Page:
Researchers at Rensselaer’s Lighting Research Center have found that exposing people to reddish light during the “post-lunch dip” can be advantageous. The “dip” is generally from 2 to 4 in the afternoon or 16-18 hours after bedtime the previous night. Mariana Figueiro and Levent Sahin conducted a study whose “results suggest that red light positively affects measures of alertness not only at night, but also during the day . . .
Miller-Cochran and Gierdowski have learned that flexible classroom design cost-effectively supports composition (writing) classes. More specifically, when students are using their own laptop computers during class “in a flexible classroom, which included mobile furnishings, mobile whiteboards, and multiple LCD screens for projection . . . .
Researchers at Durham University explored the learning repercussions of multi—touch, multi-user desks. Their findings, derived “from a 3-year project working with over 400 pupils, mostly 8-10 year olds, show that collaborative learning increases both fluency and flexibility in maths. It also shows that using an interactive ‘smart’ desk can have benefits over doing mathematics on paper. Using multi-touch desks in the new classroom, the children were able to work together in new ways to solve and answer questions and problems using inventive solutions.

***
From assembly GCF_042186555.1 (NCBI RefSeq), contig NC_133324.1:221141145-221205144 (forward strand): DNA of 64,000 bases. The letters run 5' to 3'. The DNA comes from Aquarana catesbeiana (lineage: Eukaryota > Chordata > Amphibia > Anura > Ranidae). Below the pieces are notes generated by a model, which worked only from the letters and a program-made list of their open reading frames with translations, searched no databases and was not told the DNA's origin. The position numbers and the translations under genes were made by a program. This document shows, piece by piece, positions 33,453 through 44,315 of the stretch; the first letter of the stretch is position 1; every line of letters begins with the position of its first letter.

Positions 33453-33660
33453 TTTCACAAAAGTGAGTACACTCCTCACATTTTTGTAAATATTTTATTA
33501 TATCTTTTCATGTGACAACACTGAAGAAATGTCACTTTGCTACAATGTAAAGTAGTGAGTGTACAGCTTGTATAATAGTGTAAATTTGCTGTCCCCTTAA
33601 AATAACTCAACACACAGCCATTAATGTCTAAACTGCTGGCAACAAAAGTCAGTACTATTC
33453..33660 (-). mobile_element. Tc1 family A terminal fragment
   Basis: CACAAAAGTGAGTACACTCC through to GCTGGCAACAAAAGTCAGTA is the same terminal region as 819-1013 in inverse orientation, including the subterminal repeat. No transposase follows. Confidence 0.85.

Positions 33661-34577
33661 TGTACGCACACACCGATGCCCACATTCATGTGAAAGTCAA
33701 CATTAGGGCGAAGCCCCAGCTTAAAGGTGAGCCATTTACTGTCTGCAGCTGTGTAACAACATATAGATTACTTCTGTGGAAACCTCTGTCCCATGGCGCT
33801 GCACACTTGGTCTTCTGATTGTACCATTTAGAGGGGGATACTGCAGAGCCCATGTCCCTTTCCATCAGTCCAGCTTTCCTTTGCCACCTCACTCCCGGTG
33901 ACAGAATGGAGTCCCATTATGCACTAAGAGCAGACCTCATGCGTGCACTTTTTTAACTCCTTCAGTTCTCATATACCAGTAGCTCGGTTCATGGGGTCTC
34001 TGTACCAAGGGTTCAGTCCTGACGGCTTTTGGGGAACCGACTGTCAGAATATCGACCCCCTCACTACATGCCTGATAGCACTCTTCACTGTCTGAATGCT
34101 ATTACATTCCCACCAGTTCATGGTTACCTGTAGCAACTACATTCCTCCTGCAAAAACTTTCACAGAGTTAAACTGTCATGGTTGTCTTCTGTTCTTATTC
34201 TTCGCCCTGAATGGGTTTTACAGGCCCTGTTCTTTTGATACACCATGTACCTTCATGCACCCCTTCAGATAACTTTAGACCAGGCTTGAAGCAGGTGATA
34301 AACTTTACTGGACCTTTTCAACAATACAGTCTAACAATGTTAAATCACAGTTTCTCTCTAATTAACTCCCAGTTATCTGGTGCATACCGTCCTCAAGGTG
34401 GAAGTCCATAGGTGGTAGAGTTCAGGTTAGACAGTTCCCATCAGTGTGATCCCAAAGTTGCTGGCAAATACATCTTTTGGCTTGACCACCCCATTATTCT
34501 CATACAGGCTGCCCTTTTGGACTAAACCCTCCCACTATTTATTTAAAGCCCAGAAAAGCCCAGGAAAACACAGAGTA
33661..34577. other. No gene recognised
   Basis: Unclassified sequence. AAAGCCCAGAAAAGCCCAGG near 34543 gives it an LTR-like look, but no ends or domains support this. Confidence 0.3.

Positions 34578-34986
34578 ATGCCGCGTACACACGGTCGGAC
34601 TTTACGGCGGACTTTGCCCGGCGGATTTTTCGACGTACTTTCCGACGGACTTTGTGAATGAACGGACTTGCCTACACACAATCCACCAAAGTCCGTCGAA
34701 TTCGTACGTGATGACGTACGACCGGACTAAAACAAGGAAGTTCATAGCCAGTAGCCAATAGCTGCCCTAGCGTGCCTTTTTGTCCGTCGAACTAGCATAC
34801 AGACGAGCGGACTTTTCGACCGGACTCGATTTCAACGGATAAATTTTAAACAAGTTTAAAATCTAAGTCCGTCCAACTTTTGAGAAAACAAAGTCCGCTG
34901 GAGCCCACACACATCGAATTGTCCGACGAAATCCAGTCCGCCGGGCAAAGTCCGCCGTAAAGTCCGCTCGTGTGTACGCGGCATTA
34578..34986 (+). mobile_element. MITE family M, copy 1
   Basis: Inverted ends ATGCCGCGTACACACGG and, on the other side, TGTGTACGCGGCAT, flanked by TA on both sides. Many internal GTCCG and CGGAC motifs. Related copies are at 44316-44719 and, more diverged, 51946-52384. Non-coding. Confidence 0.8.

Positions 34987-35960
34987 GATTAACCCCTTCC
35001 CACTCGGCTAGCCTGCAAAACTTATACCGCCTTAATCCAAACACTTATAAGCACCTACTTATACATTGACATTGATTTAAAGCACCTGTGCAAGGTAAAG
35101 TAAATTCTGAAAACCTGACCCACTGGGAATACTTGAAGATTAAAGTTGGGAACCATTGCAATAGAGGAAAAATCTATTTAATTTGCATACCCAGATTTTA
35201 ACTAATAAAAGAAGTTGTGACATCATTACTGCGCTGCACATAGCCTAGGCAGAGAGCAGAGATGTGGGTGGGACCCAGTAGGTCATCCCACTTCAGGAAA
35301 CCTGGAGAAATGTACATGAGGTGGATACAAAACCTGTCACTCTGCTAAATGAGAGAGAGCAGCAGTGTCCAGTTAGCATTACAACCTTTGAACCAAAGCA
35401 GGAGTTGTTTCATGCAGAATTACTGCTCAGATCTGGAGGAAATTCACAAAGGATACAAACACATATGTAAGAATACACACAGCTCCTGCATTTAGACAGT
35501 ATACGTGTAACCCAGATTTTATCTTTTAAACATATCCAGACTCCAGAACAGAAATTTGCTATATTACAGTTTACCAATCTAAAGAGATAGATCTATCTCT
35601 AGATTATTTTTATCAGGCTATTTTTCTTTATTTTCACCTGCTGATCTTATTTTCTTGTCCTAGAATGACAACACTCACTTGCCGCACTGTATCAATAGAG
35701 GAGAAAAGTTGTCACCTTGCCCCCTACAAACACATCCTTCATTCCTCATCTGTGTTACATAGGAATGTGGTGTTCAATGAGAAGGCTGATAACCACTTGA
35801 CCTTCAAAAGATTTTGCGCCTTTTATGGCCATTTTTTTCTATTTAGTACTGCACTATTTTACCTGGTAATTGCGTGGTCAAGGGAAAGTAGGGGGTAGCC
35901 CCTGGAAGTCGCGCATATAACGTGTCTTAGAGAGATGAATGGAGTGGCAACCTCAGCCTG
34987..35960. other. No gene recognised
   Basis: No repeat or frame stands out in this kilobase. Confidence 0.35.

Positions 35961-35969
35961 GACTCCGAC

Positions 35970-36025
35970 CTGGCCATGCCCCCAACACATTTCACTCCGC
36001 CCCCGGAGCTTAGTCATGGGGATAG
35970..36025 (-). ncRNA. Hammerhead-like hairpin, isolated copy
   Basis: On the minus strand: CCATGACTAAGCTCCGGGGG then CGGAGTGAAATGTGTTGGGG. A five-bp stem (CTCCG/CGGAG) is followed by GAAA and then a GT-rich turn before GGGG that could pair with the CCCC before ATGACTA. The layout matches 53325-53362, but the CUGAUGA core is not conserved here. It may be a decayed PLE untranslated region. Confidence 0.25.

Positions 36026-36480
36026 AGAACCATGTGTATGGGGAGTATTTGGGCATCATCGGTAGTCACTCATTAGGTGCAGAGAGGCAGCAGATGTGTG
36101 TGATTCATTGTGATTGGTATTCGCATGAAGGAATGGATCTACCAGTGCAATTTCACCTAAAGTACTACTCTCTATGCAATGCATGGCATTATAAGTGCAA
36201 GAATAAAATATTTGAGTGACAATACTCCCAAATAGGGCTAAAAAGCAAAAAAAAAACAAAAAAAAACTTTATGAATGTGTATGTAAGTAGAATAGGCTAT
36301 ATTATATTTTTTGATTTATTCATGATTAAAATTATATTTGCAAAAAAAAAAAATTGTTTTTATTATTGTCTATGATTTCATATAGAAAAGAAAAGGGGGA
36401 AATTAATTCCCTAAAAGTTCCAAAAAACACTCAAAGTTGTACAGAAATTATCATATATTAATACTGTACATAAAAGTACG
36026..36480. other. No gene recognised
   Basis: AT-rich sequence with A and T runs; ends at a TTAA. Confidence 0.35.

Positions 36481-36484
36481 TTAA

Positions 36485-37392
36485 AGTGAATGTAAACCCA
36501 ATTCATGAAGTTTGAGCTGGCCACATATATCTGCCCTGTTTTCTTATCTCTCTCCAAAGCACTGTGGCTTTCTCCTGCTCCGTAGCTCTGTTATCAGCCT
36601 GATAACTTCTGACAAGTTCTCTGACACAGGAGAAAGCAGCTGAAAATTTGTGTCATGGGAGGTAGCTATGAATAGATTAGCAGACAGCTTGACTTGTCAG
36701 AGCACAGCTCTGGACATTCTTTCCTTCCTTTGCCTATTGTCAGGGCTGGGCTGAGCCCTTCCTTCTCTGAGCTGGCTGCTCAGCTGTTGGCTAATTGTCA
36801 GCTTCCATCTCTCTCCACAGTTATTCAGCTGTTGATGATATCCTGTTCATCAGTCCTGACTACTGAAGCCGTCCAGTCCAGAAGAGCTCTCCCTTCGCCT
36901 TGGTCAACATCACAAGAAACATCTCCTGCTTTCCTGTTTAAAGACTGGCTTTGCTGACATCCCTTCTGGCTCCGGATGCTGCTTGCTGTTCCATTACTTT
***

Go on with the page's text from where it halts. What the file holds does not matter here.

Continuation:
New studies in school design research are particularly applicable as teachers adapt more active forms of learning.
Maxwell and Schectman comprehensively evaluated student perceptions of school building quality and the educational repercussions of those assessments.
Can artificial light help students learn? Do professors prefer open-plan offices?
Research presented by Chris Pawson, Sarah Doherty, Laura Martin, Ruth Soares, Caroline Edmonds, and Mark Gardner on April 18 at the British Psychological Society’s annual conference indicates that human cognitive performance is influenced by hydration.
Appropriate school design has a significant influence on learning and the satisfaction of teachers and students with educational environments.
Singh and colleagues reviewed the existing research on adolescent physical activity and academic performance.
Novotney reviews recent research on the psychological experience of noise.